• Deborah Guzzi:   A Missive from Genevieve
(Haibun, ekphrastic, 12-15-15)
• Charles Hansmann:   Impromptu
(Lineated Poem, 12-17-15)
• Charles Hansmann:   Northerly
(Haibun, 12-21-15)
• Michelle Perez:   Reflections in a Diner Window Pane
(Lineated Poem, 01-29-16)
• Daryl Scroggins:   Holding His Own
(Micro-Fiction, 01-16-16)
• Beth Sherman:   Life List
(Micro-Fiction, 01-30-16)
• Dennis Trujillo:   Spider Bite
(Lineated Poem, 12-27-15)
• Sarah Ann Winn:   The Cruelest Month
(Micro-Fiction, 01-24-16)
• Xiaorong Jajah Wu:   Monsters
(Prose Poem, 02-07-16)

Issue 5: Spring 2016
Commentary: 999 words

Reflections on Our First Official Contest


From the Publisher:

Running your first literary contest is like everything else in life: pretty much what you make of it. On the one hand, the formula seems simple enough:

  • Settle on a theme or concept.
  • Estimate participation numbers based on past and potential contributors.
  • Set a time frame and deadline.
  • Develop a clear set of submission guidelines.
  • Determine affordable award levels based on revenue from entry fees.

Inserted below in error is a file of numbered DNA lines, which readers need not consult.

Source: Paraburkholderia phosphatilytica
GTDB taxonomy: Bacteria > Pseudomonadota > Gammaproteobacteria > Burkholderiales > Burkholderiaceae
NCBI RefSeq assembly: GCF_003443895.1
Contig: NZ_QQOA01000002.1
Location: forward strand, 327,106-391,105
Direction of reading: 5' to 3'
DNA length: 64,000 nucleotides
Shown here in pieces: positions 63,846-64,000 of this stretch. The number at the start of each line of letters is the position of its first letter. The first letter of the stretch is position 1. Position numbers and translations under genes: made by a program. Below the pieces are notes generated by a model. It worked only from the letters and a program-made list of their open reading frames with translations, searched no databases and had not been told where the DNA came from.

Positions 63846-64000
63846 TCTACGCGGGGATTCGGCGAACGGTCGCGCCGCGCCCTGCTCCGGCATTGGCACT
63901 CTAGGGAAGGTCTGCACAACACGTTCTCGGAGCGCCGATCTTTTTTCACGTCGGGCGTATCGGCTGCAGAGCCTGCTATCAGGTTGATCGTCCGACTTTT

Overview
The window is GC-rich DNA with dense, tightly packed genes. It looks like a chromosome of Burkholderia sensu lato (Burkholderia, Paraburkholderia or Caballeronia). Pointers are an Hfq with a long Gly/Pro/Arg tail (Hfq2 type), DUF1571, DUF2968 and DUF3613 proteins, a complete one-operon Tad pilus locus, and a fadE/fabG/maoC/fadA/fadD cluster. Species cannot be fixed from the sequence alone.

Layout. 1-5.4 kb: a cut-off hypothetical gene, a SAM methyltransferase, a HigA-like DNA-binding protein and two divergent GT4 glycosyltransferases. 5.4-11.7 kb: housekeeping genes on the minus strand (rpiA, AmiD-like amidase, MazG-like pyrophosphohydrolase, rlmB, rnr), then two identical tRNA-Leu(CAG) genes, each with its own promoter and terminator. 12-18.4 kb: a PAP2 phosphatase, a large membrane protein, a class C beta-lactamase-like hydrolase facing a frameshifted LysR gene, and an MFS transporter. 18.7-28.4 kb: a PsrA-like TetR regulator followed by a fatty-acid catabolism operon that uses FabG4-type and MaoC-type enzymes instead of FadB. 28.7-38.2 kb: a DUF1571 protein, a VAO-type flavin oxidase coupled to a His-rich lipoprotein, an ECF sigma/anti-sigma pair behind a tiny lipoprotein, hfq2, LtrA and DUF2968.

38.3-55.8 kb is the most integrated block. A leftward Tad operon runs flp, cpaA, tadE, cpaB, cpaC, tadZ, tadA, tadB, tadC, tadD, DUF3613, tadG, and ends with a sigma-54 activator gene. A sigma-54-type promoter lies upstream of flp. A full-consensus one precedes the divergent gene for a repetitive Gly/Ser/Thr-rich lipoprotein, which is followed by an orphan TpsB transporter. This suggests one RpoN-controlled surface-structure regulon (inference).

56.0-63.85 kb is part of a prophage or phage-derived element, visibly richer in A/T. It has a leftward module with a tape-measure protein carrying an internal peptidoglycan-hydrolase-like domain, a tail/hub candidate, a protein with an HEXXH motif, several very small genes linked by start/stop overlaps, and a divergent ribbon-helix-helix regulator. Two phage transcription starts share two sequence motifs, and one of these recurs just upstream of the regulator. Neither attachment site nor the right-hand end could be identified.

• Sign up your judges and establish an evaluation process.
  • Develop your marketing or promotions plan.

Then, flick the green light and settle back for a delightful reading experience.

On the other hand, like most things we humans do, running a contest, especially for the first time, is a complicated, controversial, financially insolvent, error-prone, worrisome, and unpredictable endeavor that follows Murphy’s Law: “Anything that can go wrong, will go wrong.”

  • Shortly after launch, a fierce wind storm will knock out the power for 48 hours in your rural PNW neighborhood, where no electricity means no running water and heat, and worse—no internet connection. So you take the Chromebook you hold in reserve, in case your iMac ever crashes, to coffee shops in town where you thaw out and check for submissions.

  • Your guidelines will have snags or ambiguities you couldn’t have imagined but seem obvious to everyone else.

  • Rather than read the rules, writers will email you to ask, “When’s the deadline?” One writer will say his entry is attached, except it isn’t, so you politely respond that all entries must arrive through Submittable. You stress that you look forward to considering his work, but you never hear from him again.